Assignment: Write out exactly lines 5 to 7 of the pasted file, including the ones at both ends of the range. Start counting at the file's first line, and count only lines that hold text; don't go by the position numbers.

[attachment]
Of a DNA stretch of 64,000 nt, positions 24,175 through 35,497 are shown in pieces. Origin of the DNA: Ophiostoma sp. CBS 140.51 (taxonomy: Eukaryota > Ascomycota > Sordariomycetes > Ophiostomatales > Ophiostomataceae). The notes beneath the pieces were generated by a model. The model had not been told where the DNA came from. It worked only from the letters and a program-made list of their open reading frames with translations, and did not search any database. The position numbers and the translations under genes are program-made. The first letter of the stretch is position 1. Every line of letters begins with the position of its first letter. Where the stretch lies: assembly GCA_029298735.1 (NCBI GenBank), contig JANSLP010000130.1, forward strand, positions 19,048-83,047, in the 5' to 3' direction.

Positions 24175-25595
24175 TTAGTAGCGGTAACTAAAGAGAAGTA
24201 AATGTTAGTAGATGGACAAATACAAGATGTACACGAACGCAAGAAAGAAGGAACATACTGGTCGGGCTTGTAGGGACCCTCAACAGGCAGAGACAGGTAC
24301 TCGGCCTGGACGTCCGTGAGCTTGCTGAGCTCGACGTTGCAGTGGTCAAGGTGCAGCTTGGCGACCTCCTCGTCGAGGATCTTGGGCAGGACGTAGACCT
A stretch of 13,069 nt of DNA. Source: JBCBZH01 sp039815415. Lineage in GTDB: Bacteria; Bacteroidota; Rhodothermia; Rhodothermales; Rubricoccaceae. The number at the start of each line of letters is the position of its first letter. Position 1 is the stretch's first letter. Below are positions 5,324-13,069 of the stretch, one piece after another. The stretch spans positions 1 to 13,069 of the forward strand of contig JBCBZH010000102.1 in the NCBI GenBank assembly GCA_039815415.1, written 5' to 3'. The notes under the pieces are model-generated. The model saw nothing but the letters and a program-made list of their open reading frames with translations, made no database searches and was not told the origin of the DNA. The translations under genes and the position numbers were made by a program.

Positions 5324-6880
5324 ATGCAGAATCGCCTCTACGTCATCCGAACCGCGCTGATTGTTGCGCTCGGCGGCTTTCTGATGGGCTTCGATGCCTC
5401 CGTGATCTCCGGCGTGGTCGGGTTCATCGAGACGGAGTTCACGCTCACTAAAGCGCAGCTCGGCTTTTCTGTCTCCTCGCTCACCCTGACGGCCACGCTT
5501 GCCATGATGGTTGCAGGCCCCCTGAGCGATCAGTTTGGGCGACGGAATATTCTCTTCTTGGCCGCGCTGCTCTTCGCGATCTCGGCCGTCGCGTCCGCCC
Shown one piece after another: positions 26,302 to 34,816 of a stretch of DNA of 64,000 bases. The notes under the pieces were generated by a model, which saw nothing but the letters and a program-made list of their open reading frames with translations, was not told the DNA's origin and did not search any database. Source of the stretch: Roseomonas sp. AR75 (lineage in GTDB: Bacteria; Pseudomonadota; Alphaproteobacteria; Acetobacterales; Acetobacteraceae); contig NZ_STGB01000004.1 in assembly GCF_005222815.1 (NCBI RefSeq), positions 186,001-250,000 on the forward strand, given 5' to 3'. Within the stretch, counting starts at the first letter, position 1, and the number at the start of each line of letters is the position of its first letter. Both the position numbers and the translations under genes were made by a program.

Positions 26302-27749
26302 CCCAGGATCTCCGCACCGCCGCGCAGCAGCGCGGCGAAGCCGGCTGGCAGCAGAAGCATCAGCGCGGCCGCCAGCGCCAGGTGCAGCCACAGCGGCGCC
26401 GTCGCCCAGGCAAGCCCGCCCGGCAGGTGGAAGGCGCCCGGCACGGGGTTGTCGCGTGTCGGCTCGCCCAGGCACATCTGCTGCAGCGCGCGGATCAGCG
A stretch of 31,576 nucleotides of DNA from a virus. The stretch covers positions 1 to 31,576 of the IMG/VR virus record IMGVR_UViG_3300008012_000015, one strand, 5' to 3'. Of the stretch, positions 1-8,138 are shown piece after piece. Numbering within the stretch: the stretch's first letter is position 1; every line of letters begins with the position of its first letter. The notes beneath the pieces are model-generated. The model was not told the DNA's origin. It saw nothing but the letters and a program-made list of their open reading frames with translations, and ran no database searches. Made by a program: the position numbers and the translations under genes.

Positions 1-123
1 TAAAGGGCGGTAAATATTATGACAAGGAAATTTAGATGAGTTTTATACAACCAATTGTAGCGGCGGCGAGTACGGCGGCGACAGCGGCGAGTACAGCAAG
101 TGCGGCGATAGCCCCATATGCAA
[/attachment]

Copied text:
24301 TCGGCCTGGACGTCCGTGAGCTTGCTGAGCTCGACGTTGCAGTGGTCAAGGTGCAGCTTGGCGACCTCCTCGTCGAGGATCTTGGGCAGGACGTAGACCT
A stretch of 13,069 nt of DNA. Source: JBCBZH01 sp039815415. Lineage in GTDB: Bacteria; Bacteroidota; Rhodothermia; Rhodothermales; Rubricoccaceae. The number at the start of each line of letters is the position of its first letter. Position 1 is the stretch's first letter. Below are positions 5,324-13,069 of the stretch, one piece after another. The stretch spans positions 1 to 13,069 of the forward strand of contig JBCBZH010000102.1 in the NCBI GenBank assembly GCA_039815415.1, written 5' to 3'. The notes under the pieces are model-generated. The model saw nothing but the letters and a program-made list of their open reading frames with translations, made no database searches and was not told the origin of the DNA. The translations under genes and the position numbers were made by a program.

Positions 5324-6880